Tiny Beautiful Things – Like Chicken Soup

Cheryl Strayed’s best selling book Tiny Beautiful Things: Advice on Love and Life from Dear Sugar is a selection of columns authored without pay for the website The Rumpus over the course of two years. Reconceived as a play, it sold out its premiere 2016 run at The Public Theatre.

Writer Cheryl Strayed (Nia Vardalos) is padding around her home in sweats, avoiding work on her novel-in-process, when an email message suggests she take over the advice column “Dear Sugar.” She has work, a husband and two young children so reflexively refuses – beat -then agrees.

“Dear Sugar”, starts a 35 year-old woman ( Natalie Woofams-Torres), “ I’ve entered into an arrangement with a married man…” The writer wants to know whether expenses are tax deductable. “Dear Sugar,” writes a woman who’s miscarried, “I can’t get past being numb…and guilty…because of my being overweight…” “People won’t be helpful to you because they don’t live on planet-my-baby-died. Find your tribe…” Sugar responds in part.

Natalie Woolams-Torres and Nia Vardalos

A man born in the wrong – female – body (Hubert Point-Du Jour) left home because of parental disparagement, had a sex change, and created a good life for himself. Many years later, he receives an apologetic email from home. “…they want me back, he writes, helping himself to orange juice and vodka from the fridge. “I don’t think I love my parents anymore…” he continues adding a bit more liquor. “Forgive – not for them, but for you,” Sugar replies, then sharing a story of her needing to do just that.

Hubert Point-Du Jour and Nia Vardalos

“Dear Sugar,” bemoans a middle aged married man (Teddy Canez) “…I’m seriously crushing on a friend, what should I do? I know what I should do, but…” “She’s like a motorcycle,” quips Sugar, “Dazzling but going nowhere.” Living Dead Dad writes that his son was killed. “How do I go on? How do I become human again? I’ll understand if you don’t answer.” This is perhaps the most stirring exchange in the play. All audience coughing ceases. Stillness pervades. When the petitioner gets up, he holds Strayed’s shoulder in a rare moment of actual physical contact.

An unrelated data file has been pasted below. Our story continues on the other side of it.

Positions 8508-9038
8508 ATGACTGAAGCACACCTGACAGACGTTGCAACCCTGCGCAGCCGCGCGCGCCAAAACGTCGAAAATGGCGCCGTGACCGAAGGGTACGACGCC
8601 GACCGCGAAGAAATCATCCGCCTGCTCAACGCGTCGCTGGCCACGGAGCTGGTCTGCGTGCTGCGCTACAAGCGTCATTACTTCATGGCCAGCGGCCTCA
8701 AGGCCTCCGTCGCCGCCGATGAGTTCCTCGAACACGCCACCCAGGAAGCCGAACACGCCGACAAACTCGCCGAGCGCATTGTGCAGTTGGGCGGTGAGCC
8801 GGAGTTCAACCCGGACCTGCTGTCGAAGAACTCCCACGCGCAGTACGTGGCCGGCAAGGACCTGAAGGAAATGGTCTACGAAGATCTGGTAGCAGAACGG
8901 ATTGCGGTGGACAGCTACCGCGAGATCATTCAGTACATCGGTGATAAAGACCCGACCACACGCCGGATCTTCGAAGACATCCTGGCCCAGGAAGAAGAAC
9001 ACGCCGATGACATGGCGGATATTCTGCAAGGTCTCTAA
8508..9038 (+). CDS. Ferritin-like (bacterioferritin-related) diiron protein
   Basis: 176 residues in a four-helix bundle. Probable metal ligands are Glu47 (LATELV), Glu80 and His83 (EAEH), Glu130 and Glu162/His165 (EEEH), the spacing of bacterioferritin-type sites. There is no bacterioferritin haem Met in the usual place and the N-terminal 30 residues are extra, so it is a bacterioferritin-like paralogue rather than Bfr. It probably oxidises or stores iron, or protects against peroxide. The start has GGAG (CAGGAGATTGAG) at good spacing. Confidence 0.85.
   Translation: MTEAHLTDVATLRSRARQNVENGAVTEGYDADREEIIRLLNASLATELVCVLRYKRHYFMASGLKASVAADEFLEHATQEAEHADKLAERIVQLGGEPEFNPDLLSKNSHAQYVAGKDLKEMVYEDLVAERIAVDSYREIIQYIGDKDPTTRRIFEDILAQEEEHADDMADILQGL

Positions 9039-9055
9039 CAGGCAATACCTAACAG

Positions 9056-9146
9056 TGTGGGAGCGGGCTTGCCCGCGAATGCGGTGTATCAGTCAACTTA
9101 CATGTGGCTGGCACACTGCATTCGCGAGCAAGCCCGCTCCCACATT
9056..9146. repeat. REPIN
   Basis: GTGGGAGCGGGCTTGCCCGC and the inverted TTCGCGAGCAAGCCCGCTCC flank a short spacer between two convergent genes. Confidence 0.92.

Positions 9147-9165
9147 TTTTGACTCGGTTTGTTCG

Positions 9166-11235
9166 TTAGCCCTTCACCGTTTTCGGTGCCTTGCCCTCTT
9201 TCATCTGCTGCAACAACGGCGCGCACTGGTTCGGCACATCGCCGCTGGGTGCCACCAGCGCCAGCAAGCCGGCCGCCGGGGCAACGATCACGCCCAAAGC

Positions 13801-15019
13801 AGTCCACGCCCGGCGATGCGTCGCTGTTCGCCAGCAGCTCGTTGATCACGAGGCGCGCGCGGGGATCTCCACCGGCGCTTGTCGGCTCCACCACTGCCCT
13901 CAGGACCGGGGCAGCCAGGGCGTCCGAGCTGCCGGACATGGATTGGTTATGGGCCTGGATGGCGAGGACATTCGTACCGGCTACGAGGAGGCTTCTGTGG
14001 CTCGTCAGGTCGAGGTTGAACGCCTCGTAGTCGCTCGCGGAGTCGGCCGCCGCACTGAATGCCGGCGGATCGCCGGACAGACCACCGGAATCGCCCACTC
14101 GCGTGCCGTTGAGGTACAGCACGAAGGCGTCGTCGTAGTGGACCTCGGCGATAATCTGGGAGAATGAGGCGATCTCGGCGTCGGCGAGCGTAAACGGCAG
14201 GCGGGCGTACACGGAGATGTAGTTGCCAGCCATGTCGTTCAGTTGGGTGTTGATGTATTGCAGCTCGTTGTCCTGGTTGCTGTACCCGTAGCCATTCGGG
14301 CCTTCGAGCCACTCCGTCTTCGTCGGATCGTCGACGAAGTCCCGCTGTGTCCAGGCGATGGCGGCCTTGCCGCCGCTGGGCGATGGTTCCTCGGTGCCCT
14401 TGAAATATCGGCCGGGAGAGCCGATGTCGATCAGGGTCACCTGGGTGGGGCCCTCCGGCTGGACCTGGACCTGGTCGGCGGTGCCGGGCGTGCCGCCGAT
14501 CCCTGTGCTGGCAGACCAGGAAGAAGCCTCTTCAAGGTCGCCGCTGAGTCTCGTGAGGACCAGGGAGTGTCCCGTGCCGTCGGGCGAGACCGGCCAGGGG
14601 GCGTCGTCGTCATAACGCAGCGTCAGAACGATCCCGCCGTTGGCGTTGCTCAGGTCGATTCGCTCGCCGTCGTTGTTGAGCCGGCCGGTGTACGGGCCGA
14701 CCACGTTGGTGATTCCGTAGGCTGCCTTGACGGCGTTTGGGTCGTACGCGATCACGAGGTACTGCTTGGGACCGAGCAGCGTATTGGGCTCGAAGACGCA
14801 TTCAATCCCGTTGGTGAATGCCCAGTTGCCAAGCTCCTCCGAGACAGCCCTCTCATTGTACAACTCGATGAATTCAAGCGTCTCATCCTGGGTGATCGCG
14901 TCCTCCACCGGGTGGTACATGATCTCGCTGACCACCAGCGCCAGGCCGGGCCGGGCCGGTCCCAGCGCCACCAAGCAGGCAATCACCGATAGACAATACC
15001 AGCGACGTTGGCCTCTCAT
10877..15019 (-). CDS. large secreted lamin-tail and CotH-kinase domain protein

Teddy Canez and Nia Vardalos

It’s almost unheard of for an advice columnist to share personal stories. Anonymity is a given. Cheryl Strayed breaks this tradition with perception, compassion, raw honesty and dare I say it, self absorption. In doing so, she appears empathetic and fallible rather than sympathetic and distanced. (Because there’s more of Strayed’s history than that of letter writers, this skews unbalanced.) Readers notice a change in tone and ask who she is. When she retires (presumably then), Sugar tells her fans.

Subjects range from infidelity (she left her first admittedly lovely husband because the word “go” kept repeating in her head), rape (Strayed suffered abuse), heroin use (her own), estrangement (her father), loss (her mother), fear, insecurity, impotence in the face of wrongdoing…There’s also humor like Sugar’s advice to the man whose girlfriend is turned on by Santa Claus.

In the early 1990s, two motivational speakers published Chicken Soup for The Soul, a book of inspirational stories from “ordinary” people that became a phenomenon. By 2000, the success of relatable, everyman confessions ballooned into a company with 200 titles. We clearly find solace in each other’s trials.

Three excellent actors play all the roles disappearing into shadow between. Vardalos has every pause and nuance down, but speaks so fluently, it’s difficult to believe thoughts or feelings come from anyplace below the surface.

Director Thomas Kail utilizes the large stage with grace and variety. His characters seem quite real.

A well detailed Set by Rachel Hauk is precisely how we might imagine Strayed’s home, decoration, mess and all.

The show is intermittently moving, funny, and wise. A warm bath. Chicken soup.

Photos by Joan Marcus
Opening: Nia Vardalos

Tiny Beautiful Things
Based on a Book by Cheryl Strayed
Adapted for the Stage by Nia Vardalos
Co-Conceived by Marshall Heyman, Thomas Kail, Nia Vardalos
Directed by Thomas Kail
Through December 10, 2017
The Public Theater
425 Lafayette Street

About Alix Cohen (784 Articles)
Alix Cohen is the recipient of eight New York Press Club Awards for work published on this venue. Her writing history began with poetry, segued into lyrics and took a commercial detour while holding executive positions in product development, merchandising, and design. A cultural sponge, she now turns her diverse personal and professional background to authoring pieces about culture/the arts with particular interest in artists/performers and entrepreneurs. Theater, music, art/design are lifelong areas of study and passion. She is a voting member of Drama Desk and Drama League. Alix’s professional experience in women’s fashion fuels writing in that area. Besides Woman Around Town, the journalist writes for Cabaret Scenes, Broadway World, and Theater Pizzazz. Additional pieces have been published by The New York Post, The National Observer’s Playground Magazine, Pasadena Magazine, Times Square Chronicles, and ifashionnetwork. She lives in Manhattan. Of course.